Love and Relationships

[DASH of SAS] Even after you leave, you are not free

Ana P. Santos

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[DASH of SAS] Even after you leave, you are not free
While lawmakers debate the subjective morality of ending a marriage, the grueling annulment process inflicts trauma on those trapped in loveless marriages

The courtroom looks a lot smaller than I remember. But, somehow, it seems cavernous in its emptiness. The lights give it a somber, almost eerie look. I remember it to be much more bright – no, blinding. Lit up by stark white lights that remind me of a police interrogation room. 

I am here to request a copy of the transcript of my annulment proceedings. It is the only reason why I would ever come to this place, after all these years. 

While waiting for the court officers to shuffle through a mountain of documents, I asked one if they could open the courtroom for me to take a look. The court officer, a nice, gangly government bureaucrat, politely declined, explaining that it was not allowed. The court was closed, and there was no judge assigned to this sala yet.

At my gentle insistence, he acquiesced. He could not possibly deny the seemingly innocent request of a smiling woman who probably reminded him of one of his aunties. 

He unlocks the door and I stand at the back of the room. I am uncertain if I would not have dared to enter further even without the court officer standing behind me. 

At the far end of the room is The Stand. I see them there.

The Judge in his black robe. Her in her white t-shirt, jeans, and grubby sneakers. 

Was she ever that young?

She doesn’t know. She can’t remember. Life stopped when she walked out on her marriage at 27. It took four years before she took The Stand. To testify at her annulment hearing. To defend her decision to end her marriage. To plead with the court to legally recognize her decision and set her free.

Those in-between years bled into days of living in a suspended state of not being married but still bound by the law to act as if she were still a married woman. The days were as long as the years. Everything was dark and confusing. 

On The Stand, she hunches in her nervousness. The Judge looms over her. He can smell her fear. 

He looks down at her from his perch and asks the first question, “So, what did you fight about?”

She blinks. Why does he sound like every annoying auntie and uncle wanting to know the lurid details of her marriage like it was gossip? 

She answers politely but he does not seem to like her reply. 

“Did you do everything you could not to anger your husband?” He asks again, becoming more insistent. She becomes more defiant in her agitation. 

From his elevated position, it is clear that this is not meant to be the questioning of a witness. It is an interrogation of a suspect, but she is already guilty. She is not a criminal. She is a sinner. And this is a public shaming.

She bursts out sobbing. She looks to her lawyer who is looking back blankly at her, but finds a sea of strangers staring at her. Some indifferent and bored. Some smug. Some astonished. All of them with their pity for her in their eyes.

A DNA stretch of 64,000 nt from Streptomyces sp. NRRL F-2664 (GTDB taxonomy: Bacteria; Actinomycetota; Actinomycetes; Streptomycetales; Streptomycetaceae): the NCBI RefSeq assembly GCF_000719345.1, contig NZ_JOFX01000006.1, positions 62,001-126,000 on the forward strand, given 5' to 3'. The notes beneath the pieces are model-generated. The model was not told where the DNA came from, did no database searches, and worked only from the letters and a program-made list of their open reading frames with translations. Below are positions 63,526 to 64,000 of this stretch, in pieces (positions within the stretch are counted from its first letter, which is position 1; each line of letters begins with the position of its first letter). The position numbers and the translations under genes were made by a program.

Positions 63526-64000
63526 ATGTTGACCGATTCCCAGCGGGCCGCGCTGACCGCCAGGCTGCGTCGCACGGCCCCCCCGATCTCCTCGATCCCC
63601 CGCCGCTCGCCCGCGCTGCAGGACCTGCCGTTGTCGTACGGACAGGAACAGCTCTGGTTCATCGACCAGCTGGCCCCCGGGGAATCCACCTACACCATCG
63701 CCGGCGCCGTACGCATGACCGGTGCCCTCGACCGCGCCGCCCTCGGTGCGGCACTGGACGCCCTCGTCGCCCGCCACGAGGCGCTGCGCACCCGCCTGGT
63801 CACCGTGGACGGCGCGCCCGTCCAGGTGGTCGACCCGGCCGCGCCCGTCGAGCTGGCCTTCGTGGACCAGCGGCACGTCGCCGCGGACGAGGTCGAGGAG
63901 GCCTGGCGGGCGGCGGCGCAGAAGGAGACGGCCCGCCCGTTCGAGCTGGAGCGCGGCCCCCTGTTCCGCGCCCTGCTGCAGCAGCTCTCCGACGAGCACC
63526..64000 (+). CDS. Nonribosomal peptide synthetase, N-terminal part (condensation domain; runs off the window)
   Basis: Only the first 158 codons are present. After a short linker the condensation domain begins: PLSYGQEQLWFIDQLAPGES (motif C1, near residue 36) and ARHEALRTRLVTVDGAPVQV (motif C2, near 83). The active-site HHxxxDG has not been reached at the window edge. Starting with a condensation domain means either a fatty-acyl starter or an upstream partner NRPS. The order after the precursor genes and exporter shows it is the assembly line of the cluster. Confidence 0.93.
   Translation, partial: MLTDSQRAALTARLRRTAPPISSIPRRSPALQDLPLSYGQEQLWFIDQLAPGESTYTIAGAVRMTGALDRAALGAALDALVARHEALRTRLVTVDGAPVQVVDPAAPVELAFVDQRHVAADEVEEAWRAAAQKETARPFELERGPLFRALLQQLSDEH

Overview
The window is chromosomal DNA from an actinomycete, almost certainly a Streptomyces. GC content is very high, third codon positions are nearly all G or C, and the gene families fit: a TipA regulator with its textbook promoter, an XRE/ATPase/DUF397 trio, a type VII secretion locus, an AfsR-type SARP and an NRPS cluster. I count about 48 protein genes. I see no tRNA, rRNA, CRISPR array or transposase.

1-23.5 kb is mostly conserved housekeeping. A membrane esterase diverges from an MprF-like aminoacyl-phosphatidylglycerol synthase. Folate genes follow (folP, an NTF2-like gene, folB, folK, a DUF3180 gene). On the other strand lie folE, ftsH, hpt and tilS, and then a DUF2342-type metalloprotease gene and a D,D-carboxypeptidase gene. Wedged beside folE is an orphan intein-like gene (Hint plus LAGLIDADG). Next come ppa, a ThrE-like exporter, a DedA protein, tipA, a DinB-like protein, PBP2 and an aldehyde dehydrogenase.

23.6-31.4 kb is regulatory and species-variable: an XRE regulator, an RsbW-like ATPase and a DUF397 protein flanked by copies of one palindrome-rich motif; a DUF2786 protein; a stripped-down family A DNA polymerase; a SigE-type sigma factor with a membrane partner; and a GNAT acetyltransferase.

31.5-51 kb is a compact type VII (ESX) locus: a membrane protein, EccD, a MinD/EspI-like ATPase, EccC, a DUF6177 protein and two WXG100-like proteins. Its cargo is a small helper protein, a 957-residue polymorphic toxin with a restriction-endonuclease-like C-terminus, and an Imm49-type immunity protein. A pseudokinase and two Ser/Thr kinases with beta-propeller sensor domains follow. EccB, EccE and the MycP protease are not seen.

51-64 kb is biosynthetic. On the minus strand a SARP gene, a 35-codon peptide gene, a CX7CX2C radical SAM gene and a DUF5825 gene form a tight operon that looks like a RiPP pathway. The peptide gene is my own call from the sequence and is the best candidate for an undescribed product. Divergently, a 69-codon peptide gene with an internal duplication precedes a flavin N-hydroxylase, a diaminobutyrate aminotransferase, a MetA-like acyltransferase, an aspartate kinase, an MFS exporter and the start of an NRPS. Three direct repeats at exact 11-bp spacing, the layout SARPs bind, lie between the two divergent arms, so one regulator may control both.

The Judge looks away from her crumpled on The Stand, with disgust, with disdain. And something else. Is it satisfaction?

The Judge is dead now, they told me. After our heated exchange on The Stand, I lived in fear that he would deny my annulment. Paano na if that happened? I knew I would not have the money or the courage to go through that again. 

The Judge had died of COVID-19. How fitting that it was a plague that took him away. 

Did he suffer? 

I hope he felt his world closing in on him. Just as I did. 

I hope he desperately prayed to end his suffering. Just as I did.

I hope it was a slow and painful passing. Just as mine was.

Did he suffer? I wish…

STOP. You are not that person anymore. You have not been for a long time. 

“Ok na po? Hindi po actually p’wede ito. Kailangan na po isara. (Are you done? We can’t actually do this. We need to close the room now.)”

The court officer is still there.

Ah, oo. Ok na. Salamat ha. (Ah yes. It’s fine. Thank you.)”

The court officer closes the door and locks it.

The decades have dulled the pain but have not dimmed the memory.

Courtrooms are supposed to be sanctuaries to seek justice and the healing it provides. But in the Philippines, the only country in the world without divorce, courtrooms often serve as arenas for the public shaming of wives who dare to leave their husbands. – Rappler.com

Read the Rappler investigative series exposing annulment scams, fraud, and corruption in the judiciary in “The Annulment Business.”

Ana P. Santos is an investigative journalist who writes about the intersections of gender, sexuality, and migrant rights. She has a postgraduate degree in Gender (Sexuality) from the London School of Economics and Political Science as a Chevening scholar. DASH of SAS is a spin-off of the Rappler video series, Sex and Sensibilities. Follow her on Instagram.

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  1. ET

    Remember these words: “Courtrooms should be sanctuaries for seeking justice and the healing it provides. However, in the Philippines, the only country in the world without divorce, courtrooms often become arenas for publicly shaming wives who choose to leave their husbands.” If the anti-divorce Senators win, whether through voting or by delaying the process, this sad reality will persist, and many more wives will experience the same fate.

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Ana P. Santos

Ana P. Santos is an investigative journalist who specializes in reporting on the intersections of gender, sexuality, and migrant worker rights.